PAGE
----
<< This preview was originally posted on TheaterJones.com.




TACA Announces 2014 Grant Recipients

Bruce Wood Dance Project in Mistletoe Magic. Photo: Brian Guilliaux
Bruce Wood Dance Project in Mistletoe Magic. Photo: Brian Guilliaux

Dallas – At the Wyly Theatre on Monday night, The Arts Community Alliance (TACA) handed out a total of $1.3 million to 46 arts groups, the most money TACA has given to local arts organizations in its history.

Avant Chamber Ballet, Bruce Wood Dance Project, Texas Ballet Theater and Dallas Black Dance Theatre were among the 46 arts groups.

“We are elated to have surpassed our fundraising goal for TACA’s 2014 distribution,” said Nancy Carlson, Chairman of TACA’s Board of Directors in a news release. “Distributing the largest dollar amount in TACA history is a meaningful accomplishment and speaks to the commitment and support of so many individuals, companies and foundations that make it possible.”

TACA’s grants awarded this cycle will help support more than 5,000 performances that approximately 1.2 million people will attend. Ranging from $5,000 to $110,000, TACA grants are being awarded to a varied group of North Texas’ performing arts organizations, from the very large and established to the newly emerging, according to the news release.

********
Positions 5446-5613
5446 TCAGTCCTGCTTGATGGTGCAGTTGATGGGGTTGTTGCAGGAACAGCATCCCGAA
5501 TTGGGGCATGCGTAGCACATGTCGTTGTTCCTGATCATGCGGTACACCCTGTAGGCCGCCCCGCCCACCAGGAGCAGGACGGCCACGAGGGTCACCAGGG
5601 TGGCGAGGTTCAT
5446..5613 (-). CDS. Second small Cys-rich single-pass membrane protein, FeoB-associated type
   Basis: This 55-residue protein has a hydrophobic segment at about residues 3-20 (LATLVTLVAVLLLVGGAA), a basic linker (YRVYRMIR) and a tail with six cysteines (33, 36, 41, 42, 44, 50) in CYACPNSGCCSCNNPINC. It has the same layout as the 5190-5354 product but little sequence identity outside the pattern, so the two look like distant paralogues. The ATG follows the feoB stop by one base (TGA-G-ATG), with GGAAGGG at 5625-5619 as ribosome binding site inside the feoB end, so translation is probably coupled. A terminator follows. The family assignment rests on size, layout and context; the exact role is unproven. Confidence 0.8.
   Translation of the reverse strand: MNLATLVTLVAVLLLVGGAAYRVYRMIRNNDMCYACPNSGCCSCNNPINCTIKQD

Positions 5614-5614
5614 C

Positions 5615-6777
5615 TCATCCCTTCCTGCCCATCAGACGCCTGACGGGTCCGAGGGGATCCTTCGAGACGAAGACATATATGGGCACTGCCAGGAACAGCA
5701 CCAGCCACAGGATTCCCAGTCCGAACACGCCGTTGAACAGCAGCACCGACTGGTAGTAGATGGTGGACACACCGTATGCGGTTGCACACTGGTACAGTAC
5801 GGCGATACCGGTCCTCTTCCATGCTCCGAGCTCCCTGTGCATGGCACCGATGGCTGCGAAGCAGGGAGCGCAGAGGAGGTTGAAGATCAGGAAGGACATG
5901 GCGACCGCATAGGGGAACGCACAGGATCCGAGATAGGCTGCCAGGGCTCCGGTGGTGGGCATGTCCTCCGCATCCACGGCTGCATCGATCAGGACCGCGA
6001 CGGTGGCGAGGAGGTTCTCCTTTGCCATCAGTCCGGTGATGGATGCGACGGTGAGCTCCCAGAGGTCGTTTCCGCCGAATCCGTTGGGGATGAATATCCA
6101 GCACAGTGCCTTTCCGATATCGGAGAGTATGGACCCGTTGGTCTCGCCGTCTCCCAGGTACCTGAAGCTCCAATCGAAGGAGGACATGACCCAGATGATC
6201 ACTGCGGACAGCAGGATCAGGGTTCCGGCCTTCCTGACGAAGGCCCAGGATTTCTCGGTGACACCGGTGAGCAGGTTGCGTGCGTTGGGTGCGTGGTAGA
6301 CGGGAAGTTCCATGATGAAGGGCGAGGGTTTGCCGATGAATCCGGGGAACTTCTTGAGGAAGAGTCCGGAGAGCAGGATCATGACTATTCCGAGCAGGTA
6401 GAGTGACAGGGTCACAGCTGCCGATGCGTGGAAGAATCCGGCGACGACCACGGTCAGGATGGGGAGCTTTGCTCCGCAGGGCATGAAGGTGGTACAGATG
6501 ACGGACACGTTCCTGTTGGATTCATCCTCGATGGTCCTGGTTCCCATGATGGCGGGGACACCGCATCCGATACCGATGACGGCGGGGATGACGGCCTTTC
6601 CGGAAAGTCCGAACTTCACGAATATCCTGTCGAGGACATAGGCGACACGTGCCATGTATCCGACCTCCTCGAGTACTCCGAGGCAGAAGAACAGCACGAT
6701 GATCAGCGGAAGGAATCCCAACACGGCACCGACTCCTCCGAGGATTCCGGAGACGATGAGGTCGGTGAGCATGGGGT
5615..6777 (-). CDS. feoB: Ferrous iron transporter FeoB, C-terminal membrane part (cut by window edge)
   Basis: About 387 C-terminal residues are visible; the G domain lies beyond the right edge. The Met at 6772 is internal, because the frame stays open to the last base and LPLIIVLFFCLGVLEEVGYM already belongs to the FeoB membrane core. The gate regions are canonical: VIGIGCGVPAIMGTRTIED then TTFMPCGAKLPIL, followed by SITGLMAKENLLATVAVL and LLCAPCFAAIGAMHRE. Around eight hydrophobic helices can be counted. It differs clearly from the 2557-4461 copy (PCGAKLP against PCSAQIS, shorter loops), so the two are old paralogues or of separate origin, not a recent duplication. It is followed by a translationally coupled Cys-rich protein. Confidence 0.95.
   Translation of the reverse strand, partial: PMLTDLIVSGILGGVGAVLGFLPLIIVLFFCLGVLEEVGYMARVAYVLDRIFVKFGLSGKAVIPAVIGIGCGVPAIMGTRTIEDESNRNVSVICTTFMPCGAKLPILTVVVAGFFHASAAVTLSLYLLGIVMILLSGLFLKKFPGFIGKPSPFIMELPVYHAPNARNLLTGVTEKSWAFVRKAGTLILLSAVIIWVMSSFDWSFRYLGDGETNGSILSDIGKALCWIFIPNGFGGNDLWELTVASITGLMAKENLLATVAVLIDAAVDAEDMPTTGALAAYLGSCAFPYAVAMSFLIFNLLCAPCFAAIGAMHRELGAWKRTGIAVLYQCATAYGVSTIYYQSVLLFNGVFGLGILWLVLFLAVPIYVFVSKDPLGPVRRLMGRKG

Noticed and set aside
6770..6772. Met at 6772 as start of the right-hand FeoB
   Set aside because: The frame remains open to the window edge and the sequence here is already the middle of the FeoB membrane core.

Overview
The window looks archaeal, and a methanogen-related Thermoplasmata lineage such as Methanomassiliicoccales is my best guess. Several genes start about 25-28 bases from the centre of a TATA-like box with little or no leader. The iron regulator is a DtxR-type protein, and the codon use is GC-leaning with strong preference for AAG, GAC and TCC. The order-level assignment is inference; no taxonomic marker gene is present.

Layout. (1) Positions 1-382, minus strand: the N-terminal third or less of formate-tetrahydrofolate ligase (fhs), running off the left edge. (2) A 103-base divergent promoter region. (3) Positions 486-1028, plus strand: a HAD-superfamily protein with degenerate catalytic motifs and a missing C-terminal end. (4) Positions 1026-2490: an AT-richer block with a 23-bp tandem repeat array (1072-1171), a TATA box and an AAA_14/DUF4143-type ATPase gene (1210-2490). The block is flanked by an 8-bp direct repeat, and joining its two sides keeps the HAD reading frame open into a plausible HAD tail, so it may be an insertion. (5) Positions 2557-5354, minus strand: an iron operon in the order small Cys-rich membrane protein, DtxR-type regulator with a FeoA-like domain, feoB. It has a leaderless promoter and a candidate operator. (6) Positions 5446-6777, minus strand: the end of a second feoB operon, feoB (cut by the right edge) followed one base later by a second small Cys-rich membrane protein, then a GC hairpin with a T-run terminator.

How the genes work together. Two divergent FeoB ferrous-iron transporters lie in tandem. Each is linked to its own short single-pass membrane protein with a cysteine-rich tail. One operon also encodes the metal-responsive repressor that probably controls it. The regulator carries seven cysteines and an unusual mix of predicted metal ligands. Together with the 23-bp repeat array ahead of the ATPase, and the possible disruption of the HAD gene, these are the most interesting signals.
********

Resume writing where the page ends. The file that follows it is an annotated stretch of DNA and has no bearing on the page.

This year’s TACA Grant Recipients include:

Avant Chamber Ballet AD Katie Puder. Photo courtesy of ACB.
Avant Chamber Ballet AD Katie Puder. Photo courtesy of ACB.


Arts District Chorale

Avant Chamber Ballet

Dallas Chamber Symphony

One Thirty Productions Matinee Series



Texas Winds Musical Outreach


Dallas Bach Society

Irving Chorale

Teatro Dallas


AT&T Performing Arts Center

Big Thought

Lone Star Circus Arts Center

Lone Star Wind Orchestra

Plano Symphony Orchestra

SMU Meadows School of the Arts

Sammons Center for the Arts

Voices of Change


Cara Mía Theatre Company


Echo Theatre

Turtle Creek Chorale


African American Repertory Theater

Chamber Music International

Orchestra of New Spain


Uptown Players


Second Thought Theatre


Nasher Sculpture Center (for its Soundings music series)


Bruce Wood Dance Project. Photo: Brian Guilliaux
Bruce Wood Dance Project. Photo: Brian Guilliaux

Orpheus Chamber Singers


Bruce Wood Dance Project


Fine Arts Chamber Players


Undermain Theatre


Children’s Chorus of Greater Dallas

Dallas Wind Symphony

Shakespeare Dallas

Theatre Three, Inc.


Junior Players


Kitchen Dog Theater

Lyric Stage

WaterTower Theatre


Texas Ballet Theater's production of The Nutcracker. Photo courtesy of TBT.
Texas Ballet Theater’s production of The Nutcracker. Photo courtesy of TBT.

Greater Dallas Youth Orchestra




Texas Ballet Theater


Dallas Children’s Theater


Dallas Black Dance Theatre


Dallas Symphony Orchestra


The Dallas Opera

Dallas Theater Center

Check out this article on TheaterJones.com about the TACA awards ceremony.